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Board Positions

When executives hit the top of the pyramid in their career, they may wonder, “Is that all there is?” One reasonable progression in an executive career is serving on the board of directors of a major public or non-profit company. A board of director’s position provides an outlet for experienced executives to continue to use their business knowledge.

Joining a corporate board can enhance an executive’s career in many ways. Board service can be a valuable opportunity to gain experience beyond your current company. Board-level roles can also serve as either a capstone to an already distinguished career or help position a rising executive for a CEO, CFO or COO role. However, obtaining a seat on a board of a company that interests you can be a lengthy and oftentimes challenging process.
 

BlueSteps recently hosted an #ExecCareer Chat on the topic of the board recruitment process, featuring Keith Pearson, from Pearson Partners International, and Krista Walochick, from Talengo.

Some of the questions asked included:

It’s almost August – a month associated with vacations in many parts of the world—and  a good time to contemplate the meaning of life from new viewpoints. As you break away from your everyday routine to view the big picture, be sure to give nonprofit board services some consideration. An educated guess would put the number of registered nonprofits worldwide at about 10 million—and in the United States alone there are 1.5 million charities, according to the National Center for Charitable Statistics. This includes about one million charitable organizations (501 c 3s), more than 100,000 private foundations, and nearly 400,000 other nonprofits ranging from chambers of commerce, to civic leagues, to fraternal organizations.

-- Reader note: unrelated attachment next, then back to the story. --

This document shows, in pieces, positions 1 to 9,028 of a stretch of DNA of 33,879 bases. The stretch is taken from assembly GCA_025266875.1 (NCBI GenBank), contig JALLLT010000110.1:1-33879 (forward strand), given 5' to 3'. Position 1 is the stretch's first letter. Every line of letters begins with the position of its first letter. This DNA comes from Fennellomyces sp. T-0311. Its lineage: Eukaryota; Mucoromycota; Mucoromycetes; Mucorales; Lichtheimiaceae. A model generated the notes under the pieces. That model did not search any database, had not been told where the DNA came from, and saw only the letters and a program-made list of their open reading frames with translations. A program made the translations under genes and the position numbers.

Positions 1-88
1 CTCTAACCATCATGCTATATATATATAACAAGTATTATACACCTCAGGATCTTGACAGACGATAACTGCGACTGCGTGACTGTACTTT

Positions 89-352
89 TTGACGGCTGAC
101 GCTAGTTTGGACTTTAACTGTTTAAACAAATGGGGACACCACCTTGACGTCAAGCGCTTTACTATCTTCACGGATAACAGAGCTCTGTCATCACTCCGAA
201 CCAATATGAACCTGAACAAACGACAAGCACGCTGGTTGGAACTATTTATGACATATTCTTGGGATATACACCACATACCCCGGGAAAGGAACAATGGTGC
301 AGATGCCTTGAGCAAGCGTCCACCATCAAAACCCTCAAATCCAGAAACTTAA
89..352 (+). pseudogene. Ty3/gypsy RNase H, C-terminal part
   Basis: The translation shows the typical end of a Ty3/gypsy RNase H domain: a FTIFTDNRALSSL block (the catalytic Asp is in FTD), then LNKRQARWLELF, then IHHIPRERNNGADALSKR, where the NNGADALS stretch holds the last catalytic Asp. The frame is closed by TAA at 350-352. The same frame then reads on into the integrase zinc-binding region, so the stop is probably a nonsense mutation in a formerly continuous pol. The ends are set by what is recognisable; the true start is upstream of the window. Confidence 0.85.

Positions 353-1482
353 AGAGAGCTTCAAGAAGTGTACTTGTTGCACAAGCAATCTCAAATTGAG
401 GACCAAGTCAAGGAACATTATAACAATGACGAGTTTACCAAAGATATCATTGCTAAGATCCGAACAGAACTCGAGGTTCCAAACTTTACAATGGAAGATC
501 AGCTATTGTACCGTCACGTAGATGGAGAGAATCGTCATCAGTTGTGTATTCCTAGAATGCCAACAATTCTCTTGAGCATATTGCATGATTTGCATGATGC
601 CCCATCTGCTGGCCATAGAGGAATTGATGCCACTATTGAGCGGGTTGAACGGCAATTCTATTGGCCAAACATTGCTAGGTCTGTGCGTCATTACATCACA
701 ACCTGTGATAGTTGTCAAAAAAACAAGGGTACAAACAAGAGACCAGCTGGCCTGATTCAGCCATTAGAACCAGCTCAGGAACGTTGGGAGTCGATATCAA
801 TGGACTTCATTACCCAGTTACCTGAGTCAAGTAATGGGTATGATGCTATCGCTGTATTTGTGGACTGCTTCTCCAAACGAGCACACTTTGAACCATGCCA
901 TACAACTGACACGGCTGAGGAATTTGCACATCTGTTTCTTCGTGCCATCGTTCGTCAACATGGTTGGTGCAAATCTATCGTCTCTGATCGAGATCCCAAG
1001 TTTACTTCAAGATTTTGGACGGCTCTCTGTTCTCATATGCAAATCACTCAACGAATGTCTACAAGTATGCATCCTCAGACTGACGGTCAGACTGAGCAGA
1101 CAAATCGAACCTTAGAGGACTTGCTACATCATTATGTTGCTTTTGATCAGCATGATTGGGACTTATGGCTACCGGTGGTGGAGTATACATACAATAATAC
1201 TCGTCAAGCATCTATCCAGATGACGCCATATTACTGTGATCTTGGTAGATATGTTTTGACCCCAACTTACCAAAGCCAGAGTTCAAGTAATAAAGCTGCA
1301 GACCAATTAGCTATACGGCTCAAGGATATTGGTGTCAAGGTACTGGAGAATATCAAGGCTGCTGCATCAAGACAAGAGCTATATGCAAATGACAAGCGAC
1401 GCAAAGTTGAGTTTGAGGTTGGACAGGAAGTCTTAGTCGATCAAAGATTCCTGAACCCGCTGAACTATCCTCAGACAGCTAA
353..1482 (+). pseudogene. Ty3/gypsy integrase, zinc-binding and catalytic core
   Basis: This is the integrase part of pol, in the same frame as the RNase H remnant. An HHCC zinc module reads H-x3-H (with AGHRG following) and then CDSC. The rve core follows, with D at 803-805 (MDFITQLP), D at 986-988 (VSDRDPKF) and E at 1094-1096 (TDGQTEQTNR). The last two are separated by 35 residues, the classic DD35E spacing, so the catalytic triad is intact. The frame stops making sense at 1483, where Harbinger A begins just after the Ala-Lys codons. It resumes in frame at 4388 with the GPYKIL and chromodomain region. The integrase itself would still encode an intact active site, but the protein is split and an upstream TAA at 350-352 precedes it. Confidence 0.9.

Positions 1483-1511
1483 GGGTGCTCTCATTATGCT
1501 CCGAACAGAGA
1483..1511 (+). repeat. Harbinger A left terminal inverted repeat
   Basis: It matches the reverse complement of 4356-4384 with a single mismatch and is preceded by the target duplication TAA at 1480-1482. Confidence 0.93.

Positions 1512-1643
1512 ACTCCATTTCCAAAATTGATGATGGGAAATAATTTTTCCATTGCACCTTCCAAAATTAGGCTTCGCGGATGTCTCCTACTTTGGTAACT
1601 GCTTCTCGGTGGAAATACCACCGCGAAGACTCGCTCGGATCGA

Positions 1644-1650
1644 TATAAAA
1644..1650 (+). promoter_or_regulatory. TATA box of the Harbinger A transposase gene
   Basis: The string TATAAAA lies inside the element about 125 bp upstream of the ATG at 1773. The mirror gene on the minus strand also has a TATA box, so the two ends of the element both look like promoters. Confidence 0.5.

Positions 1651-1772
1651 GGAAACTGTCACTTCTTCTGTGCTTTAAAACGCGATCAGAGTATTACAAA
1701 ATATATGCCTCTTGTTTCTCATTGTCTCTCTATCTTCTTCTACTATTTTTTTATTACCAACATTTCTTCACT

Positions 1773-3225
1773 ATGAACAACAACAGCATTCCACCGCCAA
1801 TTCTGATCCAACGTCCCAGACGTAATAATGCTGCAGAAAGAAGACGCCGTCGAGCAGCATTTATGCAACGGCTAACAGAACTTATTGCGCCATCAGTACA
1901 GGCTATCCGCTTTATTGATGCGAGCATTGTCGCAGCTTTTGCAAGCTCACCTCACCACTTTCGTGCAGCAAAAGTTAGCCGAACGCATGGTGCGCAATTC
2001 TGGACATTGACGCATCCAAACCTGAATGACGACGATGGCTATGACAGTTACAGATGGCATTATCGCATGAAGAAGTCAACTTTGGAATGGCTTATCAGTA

Columbia Business School, an AESC and BlueSteps partner, hosted an event on February 9, 2015 about board leadership. This was moderated by Karen Greenbaum, President and CEO of the AESC. The panelists included Patrick Prout, President and CEO of the Prout Group, Carrie Pryor, Managing Director of Greenwhich Harbour Partners, and George Willbanks, Managing Partner of Willbanks Partners, LLC.
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Last month when NACD joined the Global Network of Director Institutes (GNDI) to convene a “cyber summit,” the 200-seat event filled quickly with the key to the future: people—namely directors, chief executives, and information executives empowered to build corporate value and form a powerful bulwark against information destruction.

Ahead of his appearance at the AESC’s Global Conference in April, Joe Nocera, Partner at PwC, describes what boards are looking for to meet their cyber security needs.

How well equipped are the world’s largest companies to handle the threat of cyber security breaches today?

Julian, thank you for taking the time to speak with the AESC and BlueSteps about board director career and hiring trends. Can you tell us about the work you do at Heidrick & Struggles?

I lead our firm’s Government Affairs and Trade Association Practices from our Washington, D.C. office. I am also a member of our CEO and Board of Directors Practice. I have personally served on boards of public and private companies.

Open board seats represent potential opportunities for past military leaders. But for many, the question is, “What are my chances? Will I get on a board?” This blog offers encouragement to veterans who seek board seats and challenges boards to go beyond their usual networks to consider military leaders for that next open board seat.

Opportunity Awaits

Every year, most public company boards add at least one new director. The way board hiring trends are going, it won’t be long until two new faces may be the new rule. This opening of the boardroom offers new hope for those hoping to get a board seat – including military veterans.

Asians are poorly represented in senior roles across the West. Research by the Diversity Council of Australia (DCA) shows that a measly 1.9% of senior executives in ASX200 companies were of Asian descent even though they represent 9.6% of the general population. This situation is mirrored in other countries, including the USA and Canada. Asian Americans account for just 1.4% of Fortune 500 CEOs and 1.9% of corporate officers overall. So what are the causes and what can be done?